? Today's numbers: The U.S. has more than 33.65 million confirmed COVID-19 cases and at least 604,400 deaths, according to Johns Hopkins University data. The global totals: More than 181.7 million cases and more than 3.93 million deaths. More than 154.1 million Americans have been fully vaccinated — nearly 46.% of the population, according to the CDC.
? What we're reading: Although COVID-19 vaccines work incredibly well for the vast majority of people, roughly 10 million Americans whose immune systems are compromised because of medication or disease may not be well protected. Read the full story.
Keep refreshing this page for updates. Want more? Sign up for our Coronavirus Watch newsletter for updates to your inbox and join our Facebook group.
Gwen Levi left prison last year, believing it was for good. She volunteered for several criminal justice groups and began learning how to use a computer.
On June 16, about a year after the Justice Department allowed her to serve her sentence at home because of the coronavirus pandemic, Levi was re-arrested for violating the terms of her home confinement, her attorney, Sapna Mirchandani said.
Levi attended a computer class in Baltimore four days earlier, believing she had been approved to do so. Officials at her halfway house pinged her ankle monitor and called her several times after realizing she wasn't home. But Levi had turned her phone off while in class, and her ankle monitor didn't go off, her attorney said. She was unreachable for several hours.
A Bureau of Prison report described the incident as an "escape." Levi is now at a Washington, D.C. jail, waiting to be transferred to a federal facility, where she will presumably serve the remaining four years of her sentence. She's 76.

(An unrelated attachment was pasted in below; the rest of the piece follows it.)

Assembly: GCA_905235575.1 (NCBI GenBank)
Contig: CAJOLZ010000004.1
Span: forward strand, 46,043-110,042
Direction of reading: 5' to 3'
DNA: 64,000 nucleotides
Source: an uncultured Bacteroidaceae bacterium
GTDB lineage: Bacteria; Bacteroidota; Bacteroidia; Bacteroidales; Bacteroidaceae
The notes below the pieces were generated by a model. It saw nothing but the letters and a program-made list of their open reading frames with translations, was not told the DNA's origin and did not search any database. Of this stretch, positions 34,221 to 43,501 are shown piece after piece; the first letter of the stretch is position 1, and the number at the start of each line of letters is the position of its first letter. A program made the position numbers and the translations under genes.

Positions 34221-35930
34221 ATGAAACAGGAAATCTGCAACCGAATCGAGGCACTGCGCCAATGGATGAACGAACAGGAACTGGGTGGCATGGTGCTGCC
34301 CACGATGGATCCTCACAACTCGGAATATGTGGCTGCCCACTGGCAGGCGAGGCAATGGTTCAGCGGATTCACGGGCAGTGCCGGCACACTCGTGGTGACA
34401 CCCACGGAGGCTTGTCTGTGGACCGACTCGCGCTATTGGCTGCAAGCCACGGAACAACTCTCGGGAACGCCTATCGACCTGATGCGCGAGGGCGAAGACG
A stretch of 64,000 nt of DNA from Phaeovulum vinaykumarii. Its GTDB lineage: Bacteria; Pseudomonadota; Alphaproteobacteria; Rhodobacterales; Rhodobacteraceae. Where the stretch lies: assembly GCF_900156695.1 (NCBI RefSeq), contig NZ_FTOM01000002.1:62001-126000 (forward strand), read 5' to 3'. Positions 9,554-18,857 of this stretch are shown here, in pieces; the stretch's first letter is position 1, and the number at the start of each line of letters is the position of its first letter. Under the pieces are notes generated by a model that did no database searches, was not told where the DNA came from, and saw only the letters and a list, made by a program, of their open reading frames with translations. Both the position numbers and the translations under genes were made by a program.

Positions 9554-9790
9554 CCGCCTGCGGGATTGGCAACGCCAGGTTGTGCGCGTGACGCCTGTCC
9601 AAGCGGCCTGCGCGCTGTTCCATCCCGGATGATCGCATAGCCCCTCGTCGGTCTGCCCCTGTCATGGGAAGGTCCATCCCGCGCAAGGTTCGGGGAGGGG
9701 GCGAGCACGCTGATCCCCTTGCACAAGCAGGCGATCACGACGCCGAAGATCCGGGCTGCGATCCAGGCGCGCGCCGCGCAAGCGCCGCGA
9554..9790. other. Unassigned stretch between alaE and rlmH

- Kristine Phillips, USA TODAY
Accusations that Brazilian President Jair Bolsonaro turned a blind eye to possible corruption in a deal to purchase coronavirus vaccines have heightened threats to his presidency, including a move to recommend slapping him with a criminal charge.
The claims have added impetus to the opposition’s impeachment drive and left the Brazilian leader’s allies in Congress evaluating the costs of their support.
Bolsonaro, who has been targeted by nationwide street protests in recent weeks, has called the Senate committee investigating the government’s COVID-19 response a “national shame” aimed at undermining his administration. For two months, the nationally televised hearings have largely focused on why his Health Ministry ignored opportunities to buy vaccines while Bolsonaro relentlessly pushed hydroxychloroquine, the malaria drug that rigorous studies have shown to be ineffective in treating COVID-19.
Testimony before the Senate committee last week from Luis Ricardo Miranda, the chief of the Health Ministry’s import division, and his brother Luis Miranda, a lawmaker until recently allied with Bolsonaro, has turned up the heat even more.
Contributing: The Associated Press.